Saad Omar Khan
Sometime in his tenure as Britain’s Commander-in-Chief in India during a period of British rule in the nineteenth century, General Sir Charles Napier was approached by several Hindu priests regarding his aggressive crackdown on the practice of sati—the ritual burning of widows upon the death of their husbands. The priests’ objection to the colonial government’s proscription of the practice was based on cultural norms: as this was a “religious rite,” no policy measure should be enacted to interfere with it. Napier’s response to the priests was direct and unequivocal:
“Be it so. This burning of widows is your custom; prepare the funeral pile. But my nation has also a custom. When men burn women alive we hang them, and confiscate all their property … Let us all act according to national customs.”
This anecdote may not seem relevant in a modern, Canadian context; a historical vignette from a very different time and place. Yet there is something in Napier’s aggressive response and Britain’s civilizing mission in India that rings true today in Canadian policy circles, especially if one considers the “Zero Tolerance for Barbaric Cultural Practices Act.” The Act, tabled in November 2014 as Bill S-7 to amend the Immigration and Refugee Protection Act, the Civil Marriage Act, and the Criminal Code, is designed to protect women and children from early and forced marriages and polygamy. According to the federal government, it will also demonstrate Canada’s intolerance of spousal abuse, violence in the name of so-called “honour”, or other, mostly gender-based violence through changes in Canadian criminal law.
These amendments make the practice of polygamy by permanent residents and foreign nationals grounds for removal from Canada. The Act also sets a minimum age for marriage at 16 nation-wide, and makes the participation in either an underage marriage or a marriage arranged without the consent of all parties a prosecutable offence. The Criminal Code will also be amended to eliminate insults to familial “honour” as grounds for provocation in cases of “honour killings.” Only actions by victims amounting to a “serious criminal offence” will be deemed acceptable grounds for defence in murder cases.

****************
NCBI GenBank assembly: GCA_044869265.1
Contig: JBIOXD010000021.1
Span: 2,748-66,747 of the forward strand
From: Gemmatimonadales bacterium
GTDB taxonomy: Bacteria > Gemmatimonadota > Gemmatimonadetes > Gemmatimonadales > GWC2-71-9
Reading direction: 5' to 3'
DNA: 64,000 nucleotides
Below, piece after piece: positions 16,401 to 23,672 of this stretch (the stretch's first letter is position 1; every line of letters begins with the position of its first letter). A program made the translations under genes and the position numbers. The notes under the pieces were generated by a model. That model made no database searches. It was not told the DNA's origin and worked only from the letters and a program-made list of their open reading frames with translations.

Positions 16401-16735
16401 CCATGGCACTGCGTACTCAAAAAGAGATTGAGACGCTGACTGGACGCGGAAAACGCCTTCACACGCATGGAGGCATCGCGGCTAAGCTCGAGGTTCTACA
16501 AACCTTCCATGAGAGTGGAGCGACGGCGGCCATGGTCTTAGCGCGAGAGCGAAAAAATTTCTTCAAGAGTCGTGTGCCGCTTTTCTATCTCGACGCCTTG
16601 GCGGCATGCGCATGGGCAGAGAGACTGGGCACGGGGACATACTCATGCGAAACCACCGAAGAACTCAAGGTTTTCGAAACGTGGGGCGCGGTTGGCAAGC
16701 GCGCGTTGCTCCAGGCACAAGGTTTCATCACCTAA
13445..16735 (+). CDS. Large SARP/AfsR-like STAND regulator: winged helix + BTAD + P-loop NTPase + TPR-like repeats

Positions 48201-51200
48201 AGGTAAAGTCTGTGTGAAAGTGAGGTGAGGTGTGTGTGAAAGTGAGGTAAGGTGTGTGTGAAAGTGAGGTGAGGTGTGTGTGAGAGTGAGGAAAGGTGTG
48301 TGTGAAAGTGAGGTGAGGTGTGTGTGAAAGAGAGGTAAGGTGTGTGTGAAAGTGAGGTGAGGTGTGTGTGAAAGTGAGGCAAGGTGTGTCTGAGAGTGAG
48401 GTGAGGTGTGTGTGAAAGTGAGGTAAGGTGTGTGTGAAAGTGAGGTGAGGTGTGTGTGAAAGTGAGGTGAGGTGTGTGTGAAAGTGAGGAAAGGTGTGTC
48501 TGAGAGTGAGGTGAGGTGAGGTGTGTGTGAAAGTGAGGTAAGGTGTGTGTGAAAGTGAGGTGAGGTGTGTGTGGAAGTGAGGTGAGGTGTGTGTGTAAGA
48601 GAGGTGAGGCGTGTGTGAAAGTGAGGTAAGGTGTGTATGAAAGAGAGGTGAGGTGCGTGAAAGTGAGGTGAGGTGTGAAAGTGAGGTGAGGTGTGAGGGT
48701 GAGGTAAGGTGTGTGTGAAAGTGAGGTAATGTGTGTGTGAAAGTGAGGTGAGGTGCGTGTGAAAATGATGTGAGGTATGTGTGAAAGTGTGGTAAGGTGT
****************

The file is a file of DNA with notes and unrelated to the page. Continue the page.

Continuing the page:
While ostensibly well intentioned, the Act has been met with criticism, some of which is aimed at the need for such legislation in the first place. Some commentators have noted that polygamy is already illegal in Canada, and that “honour killings”, one of the cultural practices explicitly mentioned in the Act, have already been demonstrably fought against through existing homicide legislation. The use of familial “honour” as a form of defence for murder has rarely arisen in criminal proceedings. In the rare instances where it has been brought up, it has rarely, if never been accepted by the court. With this criticism in mind, one could reasonably argue that Bill S-7 exists as a policy solution in need of an actual policy problem.
Much of the criticism against the Act has also focused on its title. The South Asian Legal Clinic of Ontario (SALCO) has openly accused the federal government of using strong language as “an attempt at fear-mongering” that “will further marginalize and harm member of communities that this Act purports to serve.” SALCO has also accused the government of not supporting the Act through proper research or expert consultations. During a hearing conducted by the Senate Committee on Human Rights in December 2014, Senator Art Eggleton openly questioned Immigration Minister Chris Alexander on the Act’s title, suggesting that the use of such terminology was effectively painting certain cultural communities as inherently barbaric.